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New EV Tax Credits

EV Tax Credits

The recent Inflation Reduction Act made changes to energy tax credits. Some of the big changes were tax credits for Electric Vehicles (EVs). In our last article we discussed all the new energy tax credits for home improvements (such as solar panels, water heaters, insulation, etc.) In this article we are going over the new EV tax credits for vehicles

EV Tax Credits for 2022

The Inflation Reduction Act was passed on August 16th, 2022. Some of the changes occurred immediately when the bill was passed, and others don’t start until the beginning of 2023. Depending on when you purchased your vehicle in 2022 or are waiting until 2023, the rules are different.

EVs purchased on or before August 16th, 2022

You’re asking yourself, “what if I purchased my vehicle before the deadline?” If you purchased your EV on 8/16/2022 or before, you could still get the EV Tax Credit under the old rules (which means you can get the tax credit for vehicles not on the list.) But as anything with the IRS there are rules:

  • You must have a written binding contract on or before 8/16/2022
  • You made at least a 5% non-refundable deposit toward the purchase of the vehicle
  • If all you did was put yourself on a list with no contract or no deposit, you are out of luck!

EVs purchased after August 16th, 2022

Any EV that is purchased after August 16th, 2022, must be assembled in North America. That is a huge change. Now a lot less automobiles qualify for the change (here’s a list of all qualifying EVs.) Additionally, there is a manufacturer’s cap of 200,000 that is still in effect until the end of 2022. So, it’s best you that you check with your dealer and CPA to make sure that the vehicle you purchased qualifies.

EV Tax Credits for 2023

There are a lot of changes that take effect starting in 2023. They are

  • 200,000 manufactuer’s cap is gone
  • Income limit on the amount individuals can make
  • Cap on the maximum amount an EV can costs

Income limits – starting in 2023, if you make too much money (i.e., whoever congress deems is rich) doesn’t qualify for the credit. If your Adjusted Gross Income (AGI) is over the following, you are out of luck:

Filing StatusIncome Limit
SingleAGI must be less than $150,000
Married filing jointlyAGI must be less than $300,000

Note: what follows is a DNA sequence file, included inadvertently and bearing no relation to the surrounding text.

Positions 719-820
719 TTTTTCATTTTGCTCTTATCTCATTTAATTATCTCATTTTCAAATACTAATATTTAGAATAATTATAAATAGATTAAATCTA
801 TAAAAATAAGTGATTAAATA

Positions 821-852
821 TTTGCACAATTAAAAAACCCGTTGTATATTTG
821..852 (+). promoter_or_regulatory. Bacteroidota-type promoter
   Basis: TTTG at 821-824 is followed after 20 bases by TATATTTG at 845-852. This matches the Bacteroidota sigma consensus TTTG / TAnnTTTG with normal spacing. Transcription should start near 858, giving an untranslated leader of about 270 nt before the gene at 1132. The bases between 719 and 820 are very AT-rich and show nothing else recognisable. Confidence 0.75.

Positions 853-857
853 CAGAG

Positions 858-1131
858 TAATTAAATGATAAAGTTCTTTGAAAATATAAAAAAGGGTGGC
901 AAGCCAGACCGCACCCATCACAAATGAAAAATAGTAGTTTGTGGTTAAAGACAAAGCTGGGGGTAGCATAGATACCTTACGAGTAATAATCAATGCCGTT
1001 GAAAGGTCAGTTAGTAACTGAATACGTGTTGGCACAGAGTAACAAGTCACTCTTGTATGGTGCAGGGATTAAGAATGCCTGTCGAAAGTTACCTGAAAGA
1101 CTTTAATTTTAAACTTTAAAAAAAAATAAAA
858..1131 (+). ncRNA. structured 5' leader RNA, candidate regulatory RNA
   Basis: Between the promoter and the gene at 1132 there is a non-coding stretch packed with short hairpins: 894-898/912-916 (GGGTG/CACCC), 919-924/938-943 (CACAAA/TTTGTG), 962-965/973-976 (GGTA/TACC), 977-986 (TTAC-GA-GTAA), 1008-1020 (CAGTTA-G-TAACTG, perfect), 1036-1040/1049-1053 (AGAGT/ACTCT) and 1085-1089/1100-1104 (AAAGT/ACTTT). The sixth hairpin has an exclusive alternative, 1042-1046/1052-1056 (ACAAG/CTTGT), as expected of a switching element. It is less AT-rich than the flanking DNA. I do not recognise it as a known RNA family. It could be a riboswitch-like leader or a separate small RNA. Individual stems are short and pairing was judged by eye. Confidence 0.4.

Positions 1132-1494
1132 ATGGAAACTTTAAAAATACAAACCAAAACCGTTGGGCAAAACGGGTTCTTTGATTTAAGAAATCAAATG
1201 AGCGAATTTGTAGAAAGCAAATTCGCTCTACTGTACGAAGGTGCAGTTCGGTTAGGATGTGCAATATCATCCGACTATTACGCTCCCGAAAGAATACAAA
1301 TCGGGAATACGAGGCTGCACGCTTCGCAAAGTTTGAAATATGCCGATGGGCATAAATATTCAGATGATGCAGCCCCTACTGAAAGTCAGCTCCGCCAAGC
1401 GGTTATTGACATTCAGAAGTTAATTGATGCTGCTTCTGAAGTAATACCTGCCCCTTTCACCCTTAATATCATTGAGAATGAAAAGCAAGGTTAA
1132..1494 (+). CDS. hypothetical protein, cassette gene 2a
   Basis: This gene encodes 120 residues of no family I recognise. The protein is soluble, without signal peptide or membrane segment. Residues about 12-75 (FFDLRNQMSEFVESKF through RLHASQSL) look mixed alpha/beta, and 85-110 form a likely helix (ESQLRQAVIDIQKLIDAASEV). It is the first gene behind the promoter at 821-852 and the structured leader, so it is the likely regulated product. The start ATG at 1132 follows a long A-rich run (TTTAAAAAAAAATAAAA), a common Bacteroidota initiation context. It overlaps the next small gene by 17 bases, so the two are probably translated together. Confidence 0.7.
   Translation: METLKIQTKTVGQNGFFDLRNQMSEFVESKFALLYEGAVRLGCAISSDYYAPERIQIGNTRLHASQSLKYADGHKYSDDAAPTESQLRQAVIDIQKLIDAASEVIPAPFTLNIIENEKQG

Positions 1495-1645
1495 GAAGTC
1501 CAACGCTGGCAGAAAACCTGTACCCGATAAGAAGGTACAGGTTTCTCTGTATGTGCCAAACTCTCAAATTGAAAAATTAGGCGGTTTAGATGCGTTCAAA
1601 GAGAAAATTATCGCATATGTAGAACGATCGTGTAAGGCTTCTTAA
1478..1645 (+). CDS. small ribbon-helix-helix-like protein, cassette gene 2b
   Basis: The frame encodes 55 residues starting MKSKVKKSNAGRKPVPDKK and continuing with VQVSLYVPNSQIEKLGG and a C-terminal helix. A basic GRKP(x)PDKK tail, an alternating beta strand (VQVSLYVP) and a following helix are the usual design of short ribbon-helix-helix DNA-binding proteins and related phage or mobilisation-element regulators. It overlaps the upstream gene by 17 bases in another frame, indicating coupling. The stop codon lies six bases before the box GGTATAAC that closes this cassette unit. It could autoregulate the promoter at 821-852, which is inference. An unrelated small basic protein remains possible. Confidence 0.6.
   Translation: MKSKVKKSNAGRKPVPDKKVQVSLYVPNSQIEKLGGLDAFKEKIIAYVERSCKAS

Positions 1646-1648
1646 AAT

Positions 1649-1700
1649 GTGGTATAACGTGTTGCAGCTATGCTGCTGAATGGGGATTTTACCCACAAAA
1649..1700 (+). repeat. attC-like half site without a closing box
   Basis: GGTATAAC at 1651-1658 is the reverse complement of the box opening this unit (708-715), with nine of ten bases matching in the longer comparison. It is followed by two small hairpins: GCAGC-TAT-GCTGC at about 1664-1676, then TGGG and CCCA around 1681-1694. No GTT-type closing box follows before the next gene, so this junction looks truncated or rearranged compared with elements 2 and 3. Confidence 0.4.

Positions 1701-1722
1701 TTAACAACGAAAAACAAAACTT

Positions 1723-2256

Head of HouseholdAGI must be less than $225,000

EV Costs – starting in 2023, there is a price cap on the vehicle you purchased. In other words, if the car is too fancy, you’re out of luck.

Type of VehiclePrice Cap
Regular EV$55,000 or less
SUVs, Vans, or Trucks$80,000 or less

The IRS is planning on providing a list of which vehicles fall into the categories above. Keep in mind, the price cap is based on the MSPR of the vehicle.

Electric Vehicle (EV) Tax Credit – $7,500

The EV Tax Credit is up to $7,500 for new vehicles and counts for both electric and hybrid vehicles. They also apply for both business and non-business for 2022.

Used Vehicle (EV) Tax Credit – $4,000

Under the old rules, you could not receive a tax credit for used EVs. You only got the benefit if you purchased new ones. Starting in 2023, if you meet certain requirements, you may get up to a $4,000 tax credit.

The rules are similar to other 2023 rules. There are income limits and price caps. First of all, the cost of vehicle cannot be more than $25,000. Here are the income limits for used EVs:

Filing StatusIncome Limit
SingleAGI must be less than $75,000
Married filing jointlyAGI must be less than $150,000
Head of HouseholdAGI must be less than $112,500

All used EVs must cost less than $25,000 to qualify for the $4,000 tax credit.

Type of Used VehiclePrice Cap
All used EVs$25,000 or less


The most important things to remember when purchasing an EV in 2023 are the EV price cap, your income limit, and that the vehicle and battery were sourced and assembled in North America.